Francisco Javier Solorio Jr.'s surfboard on the beach after he was… (Santa Barbara County Sheriff's…)
Shark week, step aside. This is a story about shark year.
In 2012, officials recorded 53 shark attacks in the U.S., making it the year with the most attacks since 2000, according to the University of Florida’s International Shark Attack File report released Monday.
With 26, Florida had more than twice as many attacks as any other state, the report said.
In California, one of the five shark attacks recorded last year was fatal. In October, veteran surfer Francisco Javier Solorio Jr., 39, was killed by a great white shark off the coast of Santa Barbara.
Solorio was one of seven people who died from shark attacks worldwide in 2012, the report said. Although that mark was fewer than the 13 recorded in 2011, it beat the yearly average of four fatalities from 2001 to 2010.
The main cause of the increased attacks? Population growth. As the world’s population increases and more people spend time in the water, it makes sense that the number of attacks would increase too, shark attack file curator George Burgess told the Los Angeles Times.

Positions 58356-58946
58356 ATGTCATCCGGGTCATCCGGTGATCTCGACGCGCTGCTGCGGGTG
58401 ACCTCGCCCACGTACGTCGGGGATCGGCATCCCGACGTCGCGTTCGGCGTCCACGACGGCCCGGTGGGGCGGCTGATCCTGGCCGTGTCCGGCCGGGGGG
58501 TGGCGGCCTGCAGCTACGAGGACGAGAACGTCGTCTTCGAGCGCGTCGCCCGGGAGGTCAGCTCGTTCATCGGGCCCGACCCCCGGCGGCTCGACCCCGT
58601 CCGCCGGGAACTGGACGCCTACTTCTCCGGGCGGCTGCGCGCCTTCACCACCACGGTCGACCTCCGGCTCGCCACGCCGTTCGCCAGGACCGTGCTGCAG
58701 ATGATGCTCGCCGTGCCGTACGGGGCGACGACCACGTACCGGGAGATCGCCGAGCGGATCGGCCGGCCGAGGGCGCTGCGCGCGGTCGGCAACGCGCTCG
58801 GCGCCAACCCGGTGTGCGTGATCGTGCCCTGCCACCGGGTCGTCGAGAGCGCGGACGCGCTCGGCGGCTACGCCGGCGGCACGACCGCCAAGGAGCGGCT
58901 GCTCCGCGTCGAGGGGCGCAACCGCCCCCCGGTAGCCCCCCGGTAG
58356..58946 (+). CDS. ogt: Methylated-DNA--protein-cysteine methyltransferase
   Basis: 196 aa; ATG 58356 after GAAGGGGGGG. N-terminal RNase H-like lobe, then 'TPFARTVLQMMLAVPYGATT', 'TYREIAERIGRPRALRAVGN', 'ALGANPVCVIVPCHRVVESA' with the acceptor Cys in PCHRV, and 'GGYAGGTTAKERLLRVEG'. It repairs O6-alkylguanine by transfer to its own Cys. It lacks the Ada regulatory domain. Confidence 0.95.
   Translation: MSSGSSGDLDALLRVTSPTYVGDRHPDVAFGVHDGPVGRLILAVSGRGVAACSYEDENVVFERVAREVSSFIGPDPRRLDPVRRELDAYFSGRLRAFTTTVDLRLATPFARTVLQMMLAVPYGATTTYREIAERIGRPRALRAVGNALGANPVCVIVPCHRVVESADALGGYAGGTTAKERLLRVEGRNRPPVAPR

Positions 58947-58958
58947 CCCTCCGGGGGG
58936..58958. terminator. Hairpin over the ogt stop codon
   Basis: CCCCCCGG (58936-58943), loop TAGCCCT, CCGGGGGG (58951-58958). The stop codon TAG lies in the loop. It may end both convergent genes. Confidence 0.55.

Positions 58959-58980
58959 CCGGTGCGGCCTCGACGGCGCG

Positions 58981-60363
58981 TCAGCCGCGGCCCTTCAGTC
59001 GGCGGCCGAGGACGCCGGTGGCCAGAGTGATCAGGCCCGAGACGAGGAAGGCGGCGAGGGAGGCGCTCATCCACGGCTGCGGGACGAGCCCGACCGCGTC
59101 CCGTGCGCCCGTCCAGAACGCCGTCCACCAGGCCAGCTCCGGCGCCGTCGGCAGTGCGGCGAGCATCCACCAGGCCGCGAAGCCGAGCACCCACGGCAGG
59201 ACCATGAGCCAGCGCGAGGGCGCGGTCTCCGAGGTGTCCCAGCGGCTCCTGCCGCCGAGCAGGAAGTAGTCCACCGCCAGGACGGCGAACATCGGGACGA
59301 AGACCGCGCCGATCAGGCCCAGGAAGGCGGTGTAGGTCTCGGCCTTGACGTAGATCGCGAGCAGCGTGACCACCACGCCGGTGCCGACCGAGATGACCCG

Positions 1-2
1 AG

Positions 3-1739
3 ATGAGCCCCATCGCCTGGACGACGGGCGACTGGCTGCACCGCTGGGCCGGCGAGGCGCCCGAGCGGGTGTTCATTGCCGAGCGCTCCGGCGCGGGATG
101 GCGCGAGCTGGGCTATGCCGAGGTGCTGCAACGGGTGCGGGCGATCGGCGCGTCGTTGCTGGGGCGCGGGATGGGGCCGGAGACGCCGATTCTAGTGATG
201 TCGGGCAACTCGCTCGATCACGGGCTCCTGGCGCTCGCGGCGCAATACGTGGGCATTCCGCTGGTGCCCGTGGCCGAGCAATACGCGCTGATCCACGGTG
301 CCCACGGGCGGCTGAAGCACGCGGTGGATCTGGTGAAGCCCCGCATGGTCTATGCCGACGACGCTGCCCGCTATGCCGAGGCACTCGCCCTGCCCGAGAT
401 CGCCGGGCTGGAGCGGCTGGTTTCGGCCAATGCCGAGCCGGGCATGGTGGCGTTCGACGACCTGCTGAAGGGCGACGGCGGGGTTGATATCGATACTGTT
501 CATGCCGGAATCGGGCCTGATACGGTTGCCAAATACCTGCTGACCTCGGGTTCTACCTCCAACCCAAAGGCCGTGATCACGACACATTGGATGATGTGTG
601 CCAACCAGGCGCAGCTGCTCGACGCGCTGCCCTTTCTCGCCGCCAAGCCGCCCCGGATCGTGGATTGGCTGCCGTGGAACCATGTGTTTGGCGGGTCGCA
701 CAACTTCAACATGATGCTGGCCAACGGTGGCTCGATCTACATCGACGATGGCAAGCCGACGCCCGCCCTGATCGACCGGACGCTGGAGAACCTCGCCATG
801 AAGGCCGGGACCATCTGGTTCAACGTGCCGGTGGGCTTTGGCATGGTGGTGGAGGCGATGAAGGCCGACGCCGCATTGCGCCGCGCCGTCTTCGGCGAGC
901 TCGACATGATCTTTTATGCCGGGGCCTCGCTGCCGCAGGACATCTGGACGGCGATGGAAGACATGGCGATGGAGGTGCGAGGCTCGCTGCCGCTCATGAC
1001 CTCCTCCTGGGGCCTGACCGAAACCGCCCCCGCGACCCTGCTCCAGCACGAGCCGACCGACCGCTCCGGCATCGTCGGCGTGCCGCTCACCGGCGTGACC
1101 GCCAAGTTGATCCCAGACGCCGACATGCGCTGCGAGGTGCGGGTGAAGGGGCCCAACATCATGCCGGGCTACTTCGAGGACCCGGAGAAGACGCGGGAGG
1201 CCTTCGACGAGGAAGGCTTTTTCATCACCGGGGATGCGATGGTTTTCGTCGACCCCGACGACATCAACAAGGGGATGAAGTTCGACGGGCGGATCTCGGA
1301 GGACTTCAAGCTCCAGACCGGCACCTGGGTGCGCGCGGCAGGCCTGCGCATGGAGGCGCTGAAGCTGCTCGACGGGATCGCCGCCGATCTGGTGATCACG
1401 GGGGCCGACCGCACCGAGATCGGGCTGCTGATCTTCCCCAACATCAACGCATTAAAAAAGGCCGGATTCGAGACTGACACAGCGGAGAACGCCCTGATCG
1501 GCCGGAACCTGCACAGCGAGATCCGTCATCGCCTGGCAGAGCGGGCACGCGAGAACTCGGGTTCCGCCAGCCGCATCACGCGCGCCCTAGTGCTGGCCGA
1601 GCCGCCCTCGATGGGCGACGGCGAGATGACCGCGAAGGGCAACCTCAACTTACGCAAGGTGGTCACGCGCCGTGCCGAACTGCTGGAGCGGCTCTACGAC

And, in the age of the Internet, it’s easier for the shark attack file to thoroughly tally cases worldwide. In one recent case, Burgess said, a man who survived a shark attack in the waters off the Galapagos Islands sent him an email moments after the attack to tell him what had happened.
Although shark attacks are rare, Burgess still urges people to avoid areas with high shark populations during certain seasons.
“You can cut across a freeway and you can do it with your eyes closed and hope not to get hit,” Burgess said, making an analogy for swimming in shark-infested water. “Or you can look both ways and not cross at the times when the traffic is highest. It’s just a matter of common sense.”
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